If a word has more than one definition, the actual meaning of the word in the dictionary will most likely be the last definition given. And the way the word is used (which is most-often in-correct and contra-“dictory” to the actual meaning) will most-likely be the first definition. And of course, people usually only search for the meaning which fits their situation or comprehension whether it is correct or not. Thus repeating the cycles of mistakes. Most people do not actually want to be “correct”, they want to be validated.

    So why is it important to correct these mistakes? Because language is: magic / science / art / chemistry / math / etc.. With it, we construct the realities that each of us experiences. So if two people have a different comprehension of a word, then when one person speaks it to the other, what is meant and what is comprehended are two different things… And aren’t all conflicts due to a lack of clear comprehension? (I do not use the word “understanding” because that word, in particular, is one of the worst [or best, depending on how you view it] examples of all.)

    So… here is the “solution” which works for me in my instruction and in my own learning. I post it not as a way of “tooting my horn”, but because I can imagine that other teachers and students read this blog, and hopefully I can pass on something helpful to both.

    I use the Google dictionary app in my toolbar (on the Chrome browser) only to quickly check a word when I am pretty sure of the meaning and only need to confirm it… it doesn’t always work. I assume that most dictionary apps are of similar quality.

    If I need to explain a word more in-depth, or if I wish to comprehend a word more fully myself, I use wiktionary.com – as a language coach it is open in my browser nearly all of the time. The reason that I love this site is that it not only lists the current common usage, but also the so-called “obsolete” definitions (which usually give a great clue as to why certain words are used as they are.) And to go even deeper – and I think that this is vitally important for teachers / instructors / coaches / and anyone who wishes to make an impact on the world – the page for each word also lists the etymology of the word; something which seems to be ignored far too often and should be the first thing one learns about a word… (my opinion, of course.)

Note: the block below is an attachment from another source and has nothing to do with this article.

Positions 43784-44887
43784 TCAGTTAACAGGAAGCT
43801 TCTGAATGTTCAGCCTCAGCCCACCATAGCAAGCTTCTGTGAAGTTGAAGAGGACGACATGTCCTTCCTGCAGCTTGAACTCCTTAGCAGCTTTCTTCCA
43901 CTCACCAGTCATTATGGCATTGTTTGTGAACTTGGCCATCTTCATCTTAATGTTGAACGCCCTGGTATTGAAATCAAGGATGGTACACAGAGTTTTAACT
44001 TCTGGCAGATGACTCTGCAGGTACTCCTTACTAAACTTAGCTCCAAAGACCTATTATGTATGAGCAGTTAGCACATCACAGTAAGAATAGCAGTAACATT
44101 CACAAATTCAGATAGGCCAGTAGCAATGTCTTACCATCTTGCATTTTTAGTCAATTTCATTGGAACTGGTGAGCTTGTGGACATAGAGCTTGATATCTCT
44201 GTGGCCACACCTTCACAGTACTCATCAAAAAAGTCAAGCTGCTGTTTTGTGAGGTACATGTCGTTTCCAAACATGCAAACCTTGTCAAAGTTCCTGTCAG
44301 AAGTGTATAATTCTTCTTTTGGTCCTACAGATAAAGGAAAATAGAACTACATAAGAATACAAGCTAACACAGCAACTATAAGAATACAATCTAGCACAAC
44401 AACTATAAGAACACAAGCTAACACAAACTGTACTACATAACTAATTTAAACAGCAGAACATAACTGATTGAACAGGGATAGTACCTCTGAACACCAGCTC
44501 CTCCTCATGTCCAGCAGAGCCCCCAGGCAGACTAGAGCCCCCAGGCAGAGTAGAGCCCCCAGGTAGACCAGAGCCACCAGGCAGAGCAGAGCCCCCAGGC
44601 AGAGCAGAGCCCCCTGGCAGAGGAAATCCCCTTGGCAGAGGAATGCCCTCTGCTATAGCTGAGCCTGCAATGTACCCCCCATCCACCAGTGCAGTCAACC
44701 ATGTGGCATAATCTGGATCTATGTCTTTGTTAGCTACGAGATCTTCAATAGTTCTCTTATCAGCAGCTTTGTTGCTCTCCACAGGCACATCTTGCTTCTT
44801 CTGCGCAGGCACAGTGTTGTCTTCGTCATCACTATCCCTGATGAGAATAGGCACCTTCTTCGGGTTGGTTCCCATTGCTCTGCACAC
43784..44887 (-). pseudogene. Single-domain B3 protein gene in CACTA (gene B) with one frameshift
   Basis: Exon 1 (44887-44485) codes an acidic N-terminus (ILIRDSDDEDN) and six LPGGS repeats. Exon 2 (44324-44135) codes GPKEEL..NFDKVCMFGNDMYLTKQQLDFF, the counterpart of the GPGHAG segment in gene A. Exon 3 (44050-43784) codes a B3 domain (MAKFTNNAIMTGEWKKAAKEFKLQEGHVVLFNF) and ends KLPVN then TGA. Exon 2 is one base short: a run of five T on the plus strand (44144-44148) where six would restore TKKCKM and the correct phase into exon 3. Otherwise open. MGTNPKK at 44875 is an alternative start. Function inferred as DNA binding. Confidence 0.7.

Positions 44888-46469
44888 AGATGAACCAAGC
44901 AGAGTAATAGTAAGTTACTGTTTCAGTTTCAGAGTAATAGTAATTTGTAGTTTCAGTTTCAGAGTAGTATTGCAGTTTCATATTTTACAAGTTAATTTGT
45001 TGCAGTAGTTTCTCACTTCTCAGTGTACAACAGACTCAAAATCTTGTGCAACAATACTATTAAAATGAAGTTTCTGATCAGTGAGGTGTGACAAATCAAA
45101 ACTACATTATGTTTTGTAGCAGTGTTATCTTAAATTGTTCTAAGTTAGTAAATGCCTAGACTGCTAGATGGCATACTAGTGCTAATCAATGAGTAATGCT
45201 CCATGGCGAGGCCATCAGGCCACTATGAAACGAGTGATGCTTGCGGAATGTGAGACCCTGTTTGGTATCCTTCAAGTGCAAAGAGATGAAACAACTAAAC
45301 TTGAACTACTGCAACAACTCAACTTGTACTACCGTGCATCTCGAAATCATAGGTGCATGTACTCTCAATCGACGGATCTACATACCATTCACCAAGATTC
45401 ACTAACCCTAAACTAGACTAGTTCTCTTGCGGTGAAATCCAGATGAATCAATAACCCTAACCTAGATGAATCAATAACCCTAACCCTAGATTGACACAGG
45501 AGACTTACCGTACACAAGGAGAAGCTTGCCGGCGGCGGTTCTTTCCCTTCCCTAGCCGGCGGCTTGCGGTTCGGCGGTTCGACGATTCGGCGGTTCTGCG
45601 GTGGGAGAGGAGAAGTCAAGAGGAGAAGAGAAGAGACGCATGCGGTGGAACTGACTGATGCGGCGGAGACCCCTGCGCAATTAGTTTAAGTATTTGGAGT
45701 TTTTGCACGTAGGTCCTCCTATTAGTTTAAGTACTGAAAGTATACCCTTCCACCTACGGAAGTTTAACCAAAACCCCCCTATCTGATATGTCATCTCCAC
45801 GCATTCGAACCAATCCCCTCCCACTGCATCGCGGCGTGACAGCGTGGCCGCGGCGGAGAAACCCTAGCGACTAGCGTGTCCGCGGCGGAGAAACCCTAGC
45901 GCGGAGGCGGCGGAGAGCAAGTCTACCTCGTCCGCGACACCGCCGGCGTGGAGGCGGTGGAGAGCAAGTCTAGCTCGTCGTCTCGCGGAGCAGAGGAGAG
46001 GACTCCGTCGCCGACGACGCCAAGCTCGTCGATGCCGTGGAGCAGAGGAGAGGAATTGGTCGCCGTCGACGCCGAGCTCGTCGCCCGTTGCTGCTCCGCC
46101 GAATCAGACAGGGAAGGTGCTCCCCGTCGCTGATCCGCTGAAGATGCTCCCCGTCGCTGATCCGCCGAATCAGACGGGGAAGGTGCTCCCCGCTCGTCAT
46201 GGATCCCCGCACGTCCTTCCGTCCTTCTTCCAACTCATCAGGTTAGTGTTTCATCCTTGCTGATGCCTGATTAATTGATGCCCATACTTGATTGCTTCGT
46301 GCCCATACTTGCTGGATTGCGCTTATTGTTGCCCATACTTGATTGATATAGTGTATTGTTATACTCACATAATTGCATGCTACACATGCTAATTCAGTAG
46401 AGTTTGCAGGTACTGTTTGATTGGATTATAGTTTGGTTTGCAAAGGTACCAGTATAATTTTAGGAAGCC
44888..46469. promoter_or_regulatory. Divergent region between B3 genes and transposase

The only time that I use the Google browser for a word is when I am unsure of the spelling, as the Google dictionary app, and wiktionary.com do not seem to recognize mistakes in spelling.

    Of course this does not tackle the problem of cross-referencing words in other languages, but with a clear comprehension of the word which one is wishing to fully apprehend, I can imagine that the case of un-clear translations is greatly minimized.

    I hope this helps.

    Have An Excellent Day,


    • Thanks so much C James for your very in depth and thorough insight into your experience with this, yes the world is changing and sometimes for the better and sometimes simple things as you mention above are missed out or mis-used.

      And you have an excellent day too!!

      Thanks again.

  3. Currently, I am teaching some advanced students. I did a lesson which showed them some alternate information they weren’t getting from their dictionaries–namely collocations. They then proceeded to show me that android users could download the same collocation dictionary for free–iPhone users had to pay (and there were different prices for different countries….but that’s another story). I am a believer in dictionaries and make my students use them….when I can.

    • Great to hear, I always like the handheld dictionary in class because it also helps the student with alphabetical order skills as well as understanding meaning. At the same time for myself personally I will always go to google for my own words…

Leave a Reply

Fill in your details below or click an icon to log in:

WordPress.com Logo

You are commenting using your WordPress.com account. Log Out /  Change )

Google photo

You are commenting using your Google account. Log Out /  Change )

Twitter picture

You are commenting using your Twitter account. Log Out /  Change )

Facebook photo

You are commenting using your Facebook account. Log Out /  Change )

Connecting to %s